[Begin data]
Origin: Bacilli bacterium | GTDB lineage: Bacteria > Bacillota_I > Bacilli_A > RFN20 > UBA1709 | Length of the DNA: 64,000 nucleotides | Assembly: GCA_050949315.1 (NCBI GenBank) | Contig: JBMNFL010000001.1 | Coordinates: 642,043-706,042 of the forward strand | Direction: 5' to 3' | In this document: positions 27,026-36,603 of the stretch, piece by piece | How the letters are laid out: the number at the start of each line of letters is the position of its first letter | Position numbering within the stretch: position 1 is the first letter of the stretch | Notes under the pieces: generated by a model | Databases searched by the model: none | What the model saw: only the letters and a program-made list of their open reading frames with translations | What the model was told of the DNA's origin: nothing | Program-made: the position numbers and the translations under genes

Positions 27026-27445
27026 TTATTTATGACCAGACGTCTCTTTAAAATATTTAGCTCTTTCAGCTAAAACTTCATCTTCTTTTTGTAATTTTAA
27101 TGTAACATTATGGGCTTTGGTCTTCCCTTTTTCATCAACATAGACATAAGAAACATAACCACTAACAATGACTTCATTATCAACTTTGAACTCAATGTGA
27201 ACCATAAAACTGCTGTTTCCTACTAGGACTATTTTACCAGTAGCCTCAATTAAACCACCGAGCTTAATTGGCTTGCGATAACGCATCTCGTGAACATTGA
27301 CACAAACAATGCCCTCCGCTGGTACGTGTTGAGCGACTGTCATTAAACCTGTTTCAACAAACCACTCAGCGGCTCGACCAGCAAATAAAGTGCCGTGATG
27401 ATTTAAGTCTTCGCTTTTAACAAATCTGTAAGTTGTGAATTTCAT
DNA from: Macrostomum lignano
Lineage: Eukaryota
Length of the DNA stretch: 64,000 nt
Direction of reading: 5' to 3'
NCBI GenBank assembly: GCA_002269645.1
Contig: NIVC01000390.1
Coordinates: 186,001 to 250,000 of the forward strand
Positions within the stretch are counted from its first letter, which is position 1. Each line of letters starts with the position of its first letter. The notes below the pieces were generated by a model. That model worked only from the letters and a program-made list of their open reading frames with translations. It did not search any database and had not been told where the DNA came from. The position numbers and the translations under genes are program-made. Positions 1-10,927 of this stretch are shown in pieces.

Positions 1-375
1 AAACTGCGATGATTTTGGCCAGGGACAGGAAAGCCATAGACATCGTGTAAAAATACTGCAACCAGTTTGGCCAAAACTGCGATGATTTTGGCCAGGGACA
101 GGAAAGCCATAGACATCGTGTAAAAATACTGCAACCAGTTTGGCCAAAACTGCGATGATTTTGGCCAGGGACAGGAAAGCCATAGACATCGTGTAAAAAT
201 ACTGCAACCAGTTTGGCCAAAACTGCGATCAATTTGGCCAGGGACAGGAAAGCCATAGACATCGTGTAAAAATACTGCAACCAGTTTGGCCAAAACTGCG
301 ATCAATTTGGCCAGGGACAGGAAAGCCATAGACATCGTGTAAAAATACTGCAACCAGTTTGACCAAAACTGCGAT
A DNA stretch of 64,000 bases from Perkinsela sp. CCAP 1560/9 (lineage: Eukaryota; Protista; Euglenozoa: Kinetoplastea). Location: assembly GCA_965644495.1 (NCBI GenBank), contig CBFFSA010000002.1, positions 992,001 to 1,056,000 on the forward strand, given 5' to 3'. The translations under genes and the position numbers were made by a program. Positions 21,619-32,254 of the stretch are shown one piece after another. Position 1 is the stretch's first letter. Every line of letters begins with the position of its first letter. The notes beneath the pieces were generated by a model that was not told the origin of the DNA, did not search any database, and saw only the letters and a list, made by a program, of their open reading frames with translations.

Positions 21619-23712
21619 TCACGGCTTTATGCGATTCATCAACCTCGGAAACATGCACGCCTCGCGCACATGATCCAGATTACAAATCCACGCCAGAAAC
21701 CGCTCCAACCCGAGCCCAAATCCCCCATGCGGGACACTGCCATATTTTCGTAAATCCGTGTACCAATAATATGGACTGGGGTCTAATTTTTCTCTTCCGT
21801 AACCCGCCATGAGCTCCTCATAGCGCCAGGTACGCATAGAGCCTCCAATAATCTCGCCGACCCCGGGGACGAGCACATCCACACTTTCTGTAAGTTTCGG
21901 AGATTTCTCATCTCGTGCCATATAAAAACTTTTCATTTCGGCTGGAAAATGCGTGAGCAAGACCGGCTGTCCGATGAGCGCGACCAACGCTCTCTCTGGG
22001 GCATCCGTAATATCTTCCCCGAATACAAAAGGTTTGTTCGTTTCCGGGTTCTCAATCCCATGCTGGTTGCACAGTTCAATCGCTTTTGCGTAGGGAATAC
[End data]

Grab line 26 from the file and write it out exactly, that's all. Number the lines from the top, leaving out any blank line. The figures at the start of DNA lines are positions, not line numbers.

21901 AGATTTCTCATCTCGTGCCATATAAAAACTTTTCATTTCGGCTGGAAAATGCGTGAGCAAGACCGGCTGTCCGATGAGCGCGACCAACGCTCTCTCTGGG